Flight Plan

When F for flying and F for fun come together

Ashwini Phadnis | Updated on January 17, 2018

From nannies to crafted meals, international airlines are pampering the young fliers



Animation movies and simple amenity kits are passé. Airlines are bringing out the goodies, and nannies, to woo their young fliers; and with them, their parents.

The most innovative perhaps is the concept of Flying Nanny on Etihad Airways, which has specially trained nannies on its long and ultra-long haul flights from its base in Abu Dhabi. Whilethe cabin crew are trained to provide childcare, looking after children on a flight is clearly no child’s play. That is why the nannies are trained at the London-based Norland College, enabling them to identify different types of behaviour and developmental stages that children go through and appreciate the needs of travelling families.

“We now often have two Flying Nannies on our most popular flights, especially to London and destinations in the United States,” says Aubrey Tiedt, Etihad Airways’ Vice President, Guest Services. Where possible, a Flying Nanny meets ‘her children’ at the gate before the flight, co-ordinates the children’s meal times with families.

Yummy menus

Airlines are also using innovative food menus to attract young fliers. Virgin Atlantic has worked with TV cook Lorraine Pascale to create some fun children’s dishes including the marvellous mac’n’cheese with pancetta pieces, crispy tender chicken strips with potato wedges and crushed peas and sweet and sour pork balls. Rival British Airways follows a `Feed Kids First’ policy which means that “your little ones are happy, so that you can enjoy your meal in peace.”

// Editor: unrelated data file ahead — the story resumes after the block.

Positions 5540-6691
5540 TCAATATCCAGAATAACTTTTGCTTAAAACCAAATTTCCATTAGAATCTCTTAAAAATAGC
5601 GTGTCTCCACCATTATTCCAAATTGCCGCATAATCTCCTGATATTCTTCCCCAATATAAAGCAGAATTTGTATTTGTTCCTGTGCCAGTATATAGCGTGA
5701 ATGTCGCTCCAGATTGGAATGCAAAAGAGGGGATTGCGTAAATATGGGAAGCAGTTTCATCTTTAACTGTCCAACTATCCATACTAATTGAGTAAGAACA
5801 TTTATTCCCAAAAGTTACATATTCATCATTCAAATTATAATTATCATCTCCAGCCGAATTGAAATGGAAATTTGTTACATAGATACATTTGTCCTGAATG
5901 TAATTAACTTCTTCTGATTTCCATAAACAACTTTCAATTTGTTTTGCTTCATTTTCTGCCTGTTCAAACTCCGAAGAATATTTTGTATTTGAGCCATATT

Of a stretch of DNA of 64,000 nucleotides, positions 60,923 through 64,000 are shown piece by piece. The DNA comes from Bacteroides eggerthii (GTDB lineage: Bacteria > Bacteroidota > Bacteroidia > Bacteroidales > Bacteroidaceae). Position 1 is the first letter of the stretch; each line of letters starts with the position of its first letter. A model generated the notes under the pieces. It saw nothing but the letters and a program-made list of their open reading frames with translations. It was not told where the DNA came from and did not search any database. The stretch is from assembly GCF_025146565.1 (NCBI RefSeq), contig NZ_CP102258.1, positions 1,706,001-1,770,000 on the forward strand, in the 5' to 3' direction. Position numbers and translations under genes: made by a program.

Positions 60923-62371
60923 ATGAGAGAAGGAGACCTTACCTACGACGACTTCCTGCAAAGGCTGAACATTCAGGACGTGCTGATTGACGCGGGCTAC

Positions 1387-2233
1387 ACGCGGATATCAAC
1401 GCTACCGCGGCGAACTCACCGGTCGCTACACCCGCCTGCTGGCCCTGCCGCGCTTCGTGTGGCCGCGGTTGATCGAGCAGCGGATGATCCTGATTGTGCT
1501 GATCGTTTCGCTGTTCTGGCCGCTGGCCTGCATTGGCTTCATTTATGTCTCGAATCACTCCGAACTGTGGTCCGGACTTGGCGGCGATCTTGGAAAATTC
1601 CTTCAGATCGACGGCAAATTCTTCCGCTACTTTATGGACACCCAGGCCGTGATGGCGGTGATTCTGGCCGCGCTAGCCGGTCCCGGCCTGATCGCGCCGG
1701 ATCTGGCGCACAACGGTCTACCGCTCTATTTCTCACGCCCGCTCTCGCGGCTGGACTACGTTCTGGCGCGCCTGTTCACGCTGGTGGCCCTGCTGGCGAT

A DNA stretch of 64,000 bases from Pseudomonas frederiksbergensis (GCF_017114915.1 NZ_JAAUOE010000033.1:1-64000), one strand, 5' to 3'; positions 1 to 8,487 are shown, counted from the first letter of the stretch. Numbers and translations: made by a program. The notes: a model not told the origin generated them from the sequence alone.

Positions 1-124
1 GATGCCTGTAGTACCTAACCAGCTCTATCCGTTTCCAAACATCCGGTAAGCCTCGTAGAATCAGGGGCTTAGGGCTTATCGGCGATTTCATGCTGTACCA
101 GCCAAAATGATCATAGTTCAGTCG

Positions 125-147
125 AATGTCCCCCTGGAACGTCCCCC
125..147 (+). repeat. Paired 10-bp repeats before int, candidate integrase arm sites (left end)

David Lim, General Manager, India, Singapore Airlines points out that in-flight cuisine for children must cater to three different aspects – nutrition, taste and visual appeal. “While we offer age-specific meals for all our cabin classes, we have specially curated the Yummy and Healthy Yummy menus for kids travelling in Suites, First and Business Class with a wide range of choices according to their meal preferences,” he points out.

Amenity kits have evolved. In a Singapore Airlines flight, children receive special amenity kits that include stationery, colouring and puzzle books and limited edition stuffed toys. On board the intercontinental KLM flights,which flies about a million children a year, every child two years and older, receives a Bluey play set, containing a memory game and tic tac toe, and items such as pencils and , card game..

German airline Lufthansa and Miles & More, its frequent flier programme, run a free club called JetFriends for children and teenagers. Open to children and teenagers aged 2 to 17 years, the club provides a look into the world of aviation and behind the scenes at Lufthansa as well as plenty of competitions.

During a flight, children can participating in a 10-question quiz. If they answer all the questions which range from what is the first thing that you do at an airport to what happens at a security check, then they win an airport licence.

Published on August 23, 2016

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